Veterinarians head to Capitol Hill to discuss Farm Bill, student debt

American Veterinary Medical Association
American Veterinary Medical Association

Nearly 100 veterinarians and veterinary students traveled to Capitol Hill on Tuesday, March 27 as part of the American Veterinary Medical Association's (AVMA) annual legislative fly-in. These individuals, who hailed from 37 states and every veterinary school in the country, met with their congressional offices to discuss two issues of significant importance to the veterinary profession: the 2018 Farm Bill and reauthorization of the Higher Education Act.

"Right now, Congress is debating issues that will have a serious impact on the future of the veterinary profession," said AVMA President Dr. Michael Topper. "Ultimately, their decisions will determine whether veterinarians are able to afford their educations and effectively do their jobs. Lawmakers need to hear directly from our profession on these policies, which is why we're bringing our members and veterinary students to the Hill."

Today, veterinarians graduate with an average of around $140,000 in student debt, or approximately $167,000 when considering only students with debt.

In the Farm Bill, fly-in attendees asked Congress to help prevent animal disease outbreaks by establishing and funding a three-pronged measure: an Animal Pest, Disease and Disaster Prevention and Response Program; a stronger National Animal Health Laboratory Network; and a U.S. Livestock Vaccine Bank with immediate priority to foot-and-mouth disease. Veterinarians will also ask Congress to support programs improving animal agriculture and animal health, as outlined in AVMA's Farm Bill priorities.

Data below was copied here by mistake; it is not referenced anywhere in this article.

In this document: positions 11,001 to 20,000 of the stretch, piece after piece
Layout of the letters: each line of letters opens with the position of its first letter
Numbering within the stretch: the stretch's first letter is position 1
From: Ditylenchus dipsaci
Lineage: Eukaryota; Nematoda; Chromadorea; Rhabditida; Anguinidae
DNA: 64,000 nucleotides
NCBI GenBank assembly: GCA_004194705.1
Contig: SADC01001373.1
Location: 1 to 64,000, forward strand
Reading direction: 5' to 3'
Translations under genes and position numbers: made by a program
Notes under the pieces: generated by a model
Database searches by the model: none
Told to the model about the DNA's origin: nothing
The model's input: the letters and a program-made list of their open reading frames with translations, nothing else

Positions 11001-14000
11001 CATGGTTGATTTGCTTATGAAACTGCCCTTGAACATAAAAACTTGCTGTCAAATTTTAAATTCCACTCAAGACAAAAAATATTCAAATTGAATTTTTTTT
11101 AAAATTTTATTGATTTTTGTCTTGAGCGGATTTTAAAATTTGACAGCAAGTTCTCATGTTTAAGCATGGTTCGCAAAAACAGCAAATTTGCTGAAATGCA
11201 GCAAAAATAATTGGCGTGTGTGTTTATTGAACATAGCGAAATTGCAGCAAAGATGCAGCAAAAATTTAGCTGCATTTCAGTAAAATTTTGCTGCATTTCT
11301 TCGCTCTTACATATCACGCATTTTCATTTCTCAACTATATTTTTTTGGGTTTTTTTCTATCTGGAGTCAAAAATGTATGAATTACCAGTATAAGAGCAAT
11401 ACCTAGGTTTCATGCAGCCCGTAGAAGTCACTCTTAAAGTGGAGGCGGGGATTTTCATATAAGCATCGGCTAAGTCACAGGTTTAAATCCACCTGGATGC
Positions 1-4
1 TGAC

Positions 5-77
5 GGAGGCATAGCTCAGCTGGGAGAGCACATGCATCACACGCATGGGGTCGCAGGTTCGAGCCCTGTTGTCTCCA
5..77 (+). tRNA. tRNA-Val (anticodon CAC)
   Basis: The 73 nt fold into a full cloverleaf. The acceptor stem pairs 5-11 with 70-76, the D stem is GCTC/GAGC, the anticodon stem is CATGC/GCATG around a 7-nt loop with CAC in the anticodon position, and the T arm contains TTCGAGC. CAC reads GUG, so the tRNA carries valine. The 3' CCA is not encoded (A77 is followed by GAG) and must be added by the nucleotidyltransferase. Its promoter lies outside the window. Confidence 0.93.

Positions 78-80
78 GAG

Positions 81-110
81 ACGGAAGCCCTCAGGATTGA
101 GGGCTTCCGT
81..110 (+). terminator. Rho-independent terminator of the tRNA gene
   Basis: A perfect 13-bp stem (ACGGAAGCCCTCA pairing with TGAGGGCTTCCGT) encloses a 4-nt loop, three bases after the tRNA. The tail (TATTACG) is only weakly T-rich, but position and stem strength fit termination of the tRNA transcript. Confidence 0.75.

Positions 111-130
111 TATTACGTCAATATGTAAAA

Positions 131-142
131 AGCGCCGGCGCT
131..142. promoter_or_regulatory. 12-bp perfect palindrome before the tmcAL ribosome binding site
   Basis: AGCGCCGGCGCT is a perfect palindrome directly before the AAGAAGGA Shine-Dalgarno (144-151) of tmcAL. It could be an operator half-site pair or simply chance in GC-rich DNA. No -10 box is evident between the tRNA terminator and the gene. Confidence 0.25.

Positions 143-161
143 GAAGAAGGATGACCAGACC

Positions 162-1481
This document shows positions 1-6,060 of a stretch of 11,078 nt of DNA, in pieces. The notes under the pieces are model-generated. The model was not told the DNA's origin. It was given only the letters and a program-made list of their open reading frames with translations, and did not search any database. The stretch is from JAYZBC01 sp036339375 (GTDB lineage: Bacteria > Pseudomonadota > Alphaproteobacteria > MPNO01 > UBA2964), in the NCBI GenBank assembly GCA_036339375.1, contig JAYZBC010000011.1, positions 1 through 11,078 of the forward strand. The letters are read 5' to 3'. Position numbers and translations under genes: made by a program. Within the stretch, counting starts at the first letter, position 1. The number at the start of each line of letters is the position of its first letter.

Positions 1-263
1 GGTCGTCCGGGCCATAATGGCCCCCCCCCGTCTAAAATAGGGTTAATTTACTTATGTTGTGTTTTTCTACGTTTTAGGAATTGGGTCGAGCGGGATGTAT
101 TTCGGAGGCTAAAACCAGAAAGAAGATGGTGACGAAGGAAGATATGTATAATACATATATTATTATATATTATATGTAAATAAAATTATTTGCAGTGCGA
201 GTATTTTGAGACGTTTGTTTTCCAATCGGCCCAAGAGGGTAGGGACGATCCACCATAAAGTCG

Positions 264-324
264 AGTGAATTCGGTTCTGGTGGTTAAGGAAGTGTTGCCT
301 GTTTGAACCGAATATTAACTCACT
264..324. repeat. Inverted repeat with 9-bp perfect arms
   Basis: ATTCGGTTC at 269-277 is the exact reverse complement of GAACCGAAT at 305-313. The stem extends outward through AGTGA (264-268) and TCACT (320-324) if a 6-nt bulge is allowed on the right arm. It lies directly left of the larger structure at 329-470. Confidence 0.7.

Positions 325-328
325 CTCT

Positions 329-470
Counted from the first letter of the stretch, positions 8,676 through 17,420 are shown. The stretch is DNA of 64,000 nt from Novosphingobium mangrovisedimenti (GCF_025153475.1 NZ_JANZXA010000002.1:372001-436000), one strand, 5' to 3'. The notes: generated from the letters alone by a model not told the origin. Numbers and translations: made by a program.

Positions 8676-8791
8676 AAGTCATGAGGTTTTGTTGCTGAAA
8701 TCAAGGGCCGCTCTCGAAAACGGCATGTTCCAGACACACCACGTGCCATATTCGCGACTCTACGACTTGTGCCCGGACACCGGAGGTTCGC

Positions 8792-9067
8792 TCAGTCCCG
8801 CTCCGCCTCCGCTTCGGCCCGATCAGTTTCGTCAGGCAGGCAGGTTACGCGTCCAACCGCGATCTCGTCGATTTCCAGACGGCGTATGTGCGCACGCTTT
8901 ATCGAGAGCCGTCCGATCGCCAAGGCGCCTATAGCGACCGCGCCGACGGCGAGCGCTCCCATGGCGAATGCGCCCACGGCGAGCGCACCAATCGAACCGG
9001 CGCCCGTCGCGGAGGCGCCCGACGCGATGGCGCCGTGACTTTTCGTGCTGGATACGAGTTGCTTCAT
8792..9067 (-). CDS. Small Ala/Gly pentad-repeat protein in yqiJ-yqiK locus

"When it comes to food animals, veterinarians play a key role in ensuring animals remain healthy so we have a safe and nutritious food supply," said Dr. Lauren Stump, Assistant Director of Government Relations for the AVMA. "The Farm Bill can enhance our ability to protect against animal disease outbreaks like avian influenza or foot-and-mouth disease, and make veterinarians better able to safeguard animal health. We need this proposed, proactive approach to help us avoid future high-consequence disease outbreaks."

Fly-in attendees also asked Congress to support AVMA's Higher Education Act principles, with a focus on preserving Public Service Loan Forgiveness and loan options through Grad PLUS. These programs play a vital role in enabling veterinarians to fund their educations, which is increasingly important as veterinary debt has risen.

"Today, veterinarians graduate with an average of around $140,000 in student debt, or approximately $167,000 when considering only students with debt," said Alex Sands, Assistant Director of Government Relations for the AVMA. "If lawmakers remove loan options tailored to meet the needs of graduate students like veterinarians, we're afraid we're going to see more veterinarians foregoing critical public service or rural careers because they simply can't afford to manage their educational debt on the lower salaries often associated with those jobs. Congress needs to consider these consequences when reauthorizing the Higher Education Act."